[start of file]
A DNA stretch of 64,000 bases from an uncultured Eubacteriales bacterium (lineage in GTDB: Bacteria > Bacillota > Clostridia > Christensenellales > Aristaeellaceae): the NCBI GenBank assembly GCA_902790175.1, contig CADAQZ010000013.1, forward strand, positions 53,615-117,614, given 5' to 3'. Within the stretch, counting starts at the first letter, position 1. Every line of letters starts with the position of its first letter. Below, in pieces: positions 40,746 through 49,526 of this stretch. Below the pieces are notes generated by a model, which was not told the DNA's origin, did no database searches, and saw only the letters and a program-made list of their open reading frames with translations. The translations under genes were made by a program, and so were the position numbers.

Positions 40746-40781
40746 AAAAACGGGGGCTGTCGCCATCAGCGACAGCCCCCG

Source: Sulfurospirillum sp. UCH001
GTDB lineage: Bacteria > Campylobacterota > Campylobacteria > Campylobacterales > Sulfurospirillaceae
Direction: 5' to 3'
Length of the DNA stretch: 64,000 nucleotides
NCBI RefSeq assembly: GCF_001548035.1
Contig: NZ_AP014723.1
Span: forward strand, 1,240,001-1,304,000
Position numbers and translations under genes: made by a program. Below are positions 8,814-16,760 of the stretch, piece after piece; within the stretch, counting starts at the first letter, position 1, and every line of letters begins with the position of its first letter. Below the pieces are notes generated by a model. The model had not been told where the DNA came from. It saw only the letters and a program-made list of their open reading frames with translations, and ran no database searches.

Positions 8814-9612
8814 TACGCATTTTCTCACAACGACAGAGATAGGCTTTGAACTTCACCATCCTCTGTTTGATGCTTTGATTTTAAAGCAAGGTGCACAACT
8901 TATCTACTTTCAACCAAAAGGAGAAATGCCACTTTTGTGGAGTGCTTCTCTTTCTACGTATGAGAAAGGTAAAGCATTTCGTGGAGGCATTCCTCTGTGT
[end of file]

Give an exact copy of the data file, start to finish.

A DNA stretch of 64,000 bases from an uncultured Eubacteriales bacterium (lineage in GTDB: Bacteria > Bacillota > Clostridia > Christensenellales > Aristaeellaceae): the NCBI GenBank assembly GCA_902790175.1, contig CADAQZ010000013.1, forward strand, positions 53,615-117,614, given 5' to 3'. Within the stretch, counting starts at the first letter, position 1. Every line of letters starts with the position of its first letter. Below, in pieces: positions 40,746 through 49,526 of this stretch. Below the pieces are notes generated by a model, which was not told the DNA's origin, did no database searches, and saw only the letters and a program-made list of their open reading frames with translations. The translations under genes were made by a program, and so were the position numbers.

Positions 40746-40781
40746 AAAAACGGGGGCTGTCGCCATCAGCGACAGCCCCCG

Source: Sulfurospirillum sp. UCH001
GTDB lineage: Bacteria > Campylobacterota > Campylobacteria > Campylobacterales > Sulfurospirillaceae
Direction: 5' to 3'
Length of the DNA stretch: 64,000 nucleotides
NCBI RefSeq assembly: GCF_001548035.1
Contig: NZ_AP014723.1
Span: forward strand, 1,240,001-1,304,000
Position numbers and translations under genes: made by a program. Below are positions 8,814-16,760 of the stretch, piece after piece; within the stretch, counting starts at the first letter, position 1, and every line of letters begins with the position of its first letter. Below the pieces are notes generated by a model. The model had not been told where the DNA came from. It saw only the letters and a program-made list of their open reading frames with translations, and ran no database searches.

Positions 8814-9612
8814 TACGCATTTTCTCACAACGACAGAGATAGGCTTTGAACTTCACCATCCTCTGTTTGATGCTTTGATTTTAAAGCAAGGTGCACAACT
8901 TATCTACTTTCAACCAAAAGGAGAAATGCCACTTTTGTGGAGTGCTTCTCTTTCTACGTATGAGAAAGGTAAAGCATTTCGTGGAGGCATTCCTCTGTGT